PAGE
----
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Android TV: will it be worth owning, or just a rental?

Rumors are Google will announce Android TV at the Google I/O devcon. The timing of a TV platform announcement would make sense, hot on the heels of the VP8 open source codec announcement.

Expected partners are Sony and Intel, and possibly Logitech. Intel is vocal that this will be a keeper: "The revolution we’re about to go through is the biggest single change in television since it went color" (Google and Intel in web TV launch). But, Intel may be optimistic out of the necessity. They are hoping to carve out their spot in the digital living room. Sony is expected to embed the system into their TV sets, at least initially.

OTOH, maybe it's just a rental: Google Wave and Nexus One haven't exactly set the world on fire. Particularly interesting are lessons learned from Nexus One. Google attempted to upend the existing business model with mobile netops and their onerous handset contracts. However, selling an unlocked phone at full price apparently wasn't that revolutionary.

With Android TV, Google may wisely go back to more of a Microsoft model. Let the hardware vendors deal with manufacturing, distribution, returns and tech support. Much like Boxee working with D-Link to build a Boxee STB, or VUDU changing emphasis from a STB to embedded systems, Google's value add is in the software.

I've been following the bits of Android development in the TV space, limited as it has been. The major hardware development has been the MIPS / Sigma Designs Android System-on-a-Chip (SoC) design. It has been incorporated into a few Android STBs (MIPS-based Android set-tops debut). SoC announcements generally aren't that exciting, but are a critical part in delivering a new STB. Unclear if the early-adopter MIPS / Sigma SoC is part of the upcoming Google I/O announcement.

My favorite Android TV announcement has been from the Swedish company People of Lava. If only because of their name. A name we can appreciate in Hawaii. They announced an embedded Android TV set. No, it does not include a lava lamp, they missed the marketing opportunity there. (World's First Android TV Comes from Sweden)

Stay tuned for the potential Android TV announcement here: Where to Watch Google I/O Online

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Comment by Kevin Folan on May 24, 2010 at 7:42am
At first glance, this looks a lot like the old Microsoft WebTV. I was surprised to see just how keyboard-intensive the demo was. Is the world _now_ ready to start typing away at their TV? Check out for a bit of deja vu. Google TV modern updates include support for Over-the-Top video playback, Flash player (clear shot against Apple TV), and access to the "whole internet" (another jab at Apple TV). For service-provider content, the Google TV STB daisy-chains in via HDMI, or the STB hardware is embedded into a TV or Blu-Ray player. Brian, it is clear in the announcement they took advantage of the current industry mood to differentiate (define?) themselves. Google TV is open, Apple TV is not. Seemed to be a general theme of the Google I/O announcements. Cameron, the voice-integration feature was an example of what could make Google TV successful. By providing the hooks into Google (or other) web-based services, this platform enables features that haven't been thought of yet. Another cool demo was the on-the-fly translation of Close-Captioning text to whatever language Google Translate supports. That said, selling a STB direct to customers is a difficult business, and there haven't been many success stories. Roku did well by providing a good value (Netflix player for $100), and I would say Apple TV is a success by virtue of the fact it is still in around. Google TV will have a powerful SoC (Atom + 3D GPU) and somebody will have to cover the cost. Only one service provider partner was announced, Dish, and no mention of whether Dish would subsidize the cost via monthly subscriber fees. DBS is not practical for most people in Hawaii, anyways. For me, I seem to have a lot of STBs so I am sure I will end up with one and probably the Boxee box as well (that one just b/c it looks cool). You can cast your vote at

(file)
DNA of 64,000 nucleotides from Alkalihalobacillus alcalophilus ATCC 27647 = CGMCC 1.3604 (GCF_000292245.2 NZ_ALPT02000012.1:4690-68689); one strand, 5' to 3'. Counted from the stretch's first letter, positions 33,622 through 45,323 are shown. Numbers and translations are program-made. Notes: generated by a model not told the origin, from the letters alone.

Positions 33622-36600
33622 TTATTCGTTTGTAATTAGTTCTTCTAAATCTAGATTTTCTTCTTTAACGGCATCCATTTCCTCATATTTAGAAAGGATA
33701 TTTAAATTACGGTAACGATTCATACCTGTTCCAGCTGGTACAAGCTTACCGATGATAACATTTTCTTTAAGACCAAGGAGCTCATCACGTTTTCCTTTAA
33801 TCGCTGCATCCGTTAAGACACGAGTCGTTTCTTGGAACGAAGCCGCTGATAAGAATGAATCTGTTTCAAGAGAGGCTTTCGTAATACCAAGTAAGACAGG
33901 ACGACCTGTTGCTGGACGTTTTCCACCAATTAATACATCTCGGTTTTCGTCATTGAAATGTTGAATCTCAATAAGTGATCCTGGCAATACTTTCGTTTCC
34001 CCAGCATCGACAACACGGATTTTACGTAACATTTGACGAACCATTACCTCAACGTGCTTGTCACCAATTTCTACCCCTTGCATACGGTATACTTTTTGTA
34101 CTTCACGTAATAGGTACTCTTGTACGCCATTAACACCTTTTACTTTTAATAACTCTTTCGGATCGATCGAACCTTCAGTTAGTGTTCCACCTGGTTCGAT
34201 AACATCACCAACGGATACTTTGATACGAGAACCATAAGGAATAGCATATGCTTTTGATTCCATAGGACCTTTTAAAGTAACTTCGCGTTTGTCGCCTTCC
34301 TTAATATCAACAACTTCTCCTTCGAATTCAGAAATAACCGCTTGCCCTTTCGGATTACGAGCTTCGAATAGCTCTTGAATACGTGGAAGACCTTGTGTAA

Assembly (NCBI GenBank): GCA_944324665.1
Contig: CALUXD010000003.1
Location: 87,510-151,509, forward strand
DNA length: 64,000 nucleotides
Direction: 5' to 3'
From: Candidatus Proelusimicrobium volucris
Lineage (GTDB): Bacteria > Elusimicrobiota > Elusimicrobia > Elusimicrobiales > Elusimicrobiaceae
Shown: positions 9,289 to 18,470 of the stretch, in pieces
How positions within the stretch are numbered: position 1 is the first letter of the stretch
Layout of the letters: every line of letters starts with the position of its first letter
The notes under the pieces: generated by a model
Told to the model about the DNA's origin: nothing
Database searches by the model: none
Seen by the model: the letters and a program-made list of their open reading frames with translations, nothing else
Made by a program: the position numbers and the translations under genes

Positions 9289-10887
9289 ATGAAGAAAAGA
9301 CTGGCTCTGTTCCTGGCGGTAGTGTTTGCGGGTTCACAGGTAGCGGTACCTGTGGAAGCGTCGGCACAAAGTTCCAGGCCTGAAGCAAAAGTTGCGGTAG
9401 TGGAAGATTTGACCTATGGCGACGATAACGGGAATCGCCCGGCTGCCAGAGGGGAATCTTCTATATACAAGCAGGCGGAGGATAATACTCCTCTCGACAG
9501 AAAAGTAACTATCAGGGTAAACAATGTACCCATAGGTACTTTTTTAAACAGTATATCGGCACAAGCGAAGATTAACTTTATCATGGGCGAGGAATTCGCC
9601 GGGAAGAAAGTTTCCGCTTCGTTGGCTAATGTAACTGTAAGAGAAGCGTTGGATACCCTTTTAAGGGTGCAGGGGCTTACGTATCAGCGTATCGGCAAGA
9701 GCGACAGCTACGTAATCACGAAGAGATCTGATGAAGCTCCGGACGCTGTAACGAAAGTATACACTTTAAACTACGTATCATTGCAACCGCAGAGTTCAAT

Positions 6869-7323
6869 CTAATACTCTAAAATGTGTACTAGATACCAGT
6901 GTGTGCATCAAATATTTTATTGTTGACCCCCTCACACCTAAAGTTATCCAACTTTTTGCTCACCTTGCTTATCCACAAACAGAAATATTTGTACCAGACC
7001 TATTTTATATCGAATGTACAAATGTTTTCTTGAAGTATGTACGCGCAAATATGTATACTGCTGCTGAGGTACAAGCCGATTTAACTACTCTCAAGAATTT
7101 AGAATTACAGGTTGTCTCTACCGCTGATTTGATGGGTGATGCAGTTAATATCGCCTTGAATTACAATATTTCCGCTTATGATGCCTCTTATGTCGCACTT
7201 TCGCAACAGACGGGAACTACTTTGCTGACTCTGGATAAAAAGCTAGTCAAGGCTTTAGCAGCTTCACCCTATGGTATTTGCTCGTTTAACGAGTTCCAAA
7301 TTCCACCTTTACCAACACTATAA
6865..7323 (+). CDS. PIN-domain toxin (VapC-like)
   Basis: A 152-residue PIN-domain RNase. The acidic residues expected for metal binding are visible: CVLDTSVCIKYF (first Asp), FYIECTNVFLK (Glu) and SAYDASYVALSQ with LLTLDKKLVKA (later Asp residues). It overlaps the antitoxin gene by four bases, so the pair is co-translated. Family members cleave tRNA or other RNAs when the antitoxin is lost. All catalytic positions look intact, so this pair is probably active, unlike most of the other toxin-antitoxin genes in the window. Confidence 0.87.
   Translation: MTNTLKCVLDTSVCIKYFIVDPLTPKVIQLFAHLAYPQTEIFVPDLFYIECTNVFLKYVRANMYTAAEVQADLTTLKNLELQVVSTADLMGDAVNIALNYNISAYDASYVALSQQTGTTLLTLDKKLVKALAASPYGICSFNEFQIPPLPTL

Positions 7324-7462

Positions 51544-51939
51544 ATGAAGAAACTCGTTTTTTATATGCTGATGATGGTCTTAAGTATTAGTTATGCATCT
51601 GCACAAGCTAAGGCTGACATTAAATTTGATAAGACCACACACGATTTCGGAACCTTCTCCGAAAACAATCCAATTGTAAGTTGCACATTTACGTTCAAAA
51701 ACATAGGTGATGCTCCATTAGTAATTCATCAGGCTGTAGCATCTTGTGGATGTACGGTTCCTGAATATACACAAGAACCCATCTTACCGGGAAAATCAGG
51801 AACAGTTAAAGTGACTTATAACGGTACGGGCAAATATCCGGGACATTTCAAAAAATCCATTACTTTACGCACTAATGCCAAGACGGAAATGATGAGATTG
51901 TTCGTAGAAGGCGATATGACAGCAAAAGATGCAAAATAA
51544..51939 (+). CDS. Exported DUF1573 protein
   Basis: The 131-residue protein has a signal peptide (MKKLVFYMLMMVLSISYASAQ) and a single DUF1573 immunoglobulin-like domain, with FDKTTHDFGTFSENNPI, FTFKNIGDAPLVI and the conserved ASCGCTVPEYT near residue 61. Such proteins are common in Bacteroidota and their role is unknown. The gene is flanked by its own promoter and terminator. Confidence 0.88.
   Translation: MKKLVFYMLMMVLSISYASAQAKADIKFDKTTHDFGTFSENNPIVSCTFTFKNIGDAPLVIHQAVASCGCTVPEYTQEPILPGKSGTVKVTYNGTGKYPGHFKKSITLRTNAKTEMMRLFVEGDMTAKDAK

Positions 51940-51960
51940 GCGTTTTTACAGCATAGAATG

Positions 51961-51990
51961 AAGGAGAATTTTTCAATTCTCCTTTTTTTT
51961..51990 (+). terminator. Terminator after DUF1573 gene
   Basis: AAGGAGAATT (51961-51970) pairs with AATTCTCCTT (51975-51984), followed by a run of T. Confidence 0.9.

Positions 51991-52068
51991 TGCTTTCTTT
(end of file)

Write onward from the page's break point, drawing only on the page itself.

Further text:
Will You Buy a Google TV?

Comment by Cameron Souza on May 21, 2010 at 10:00pm
I think its worth owning. I like the idea of using my phone as a remote with voice control. I wonder if it will compel Apple to reinvent Apple TV so they can one-up Google.


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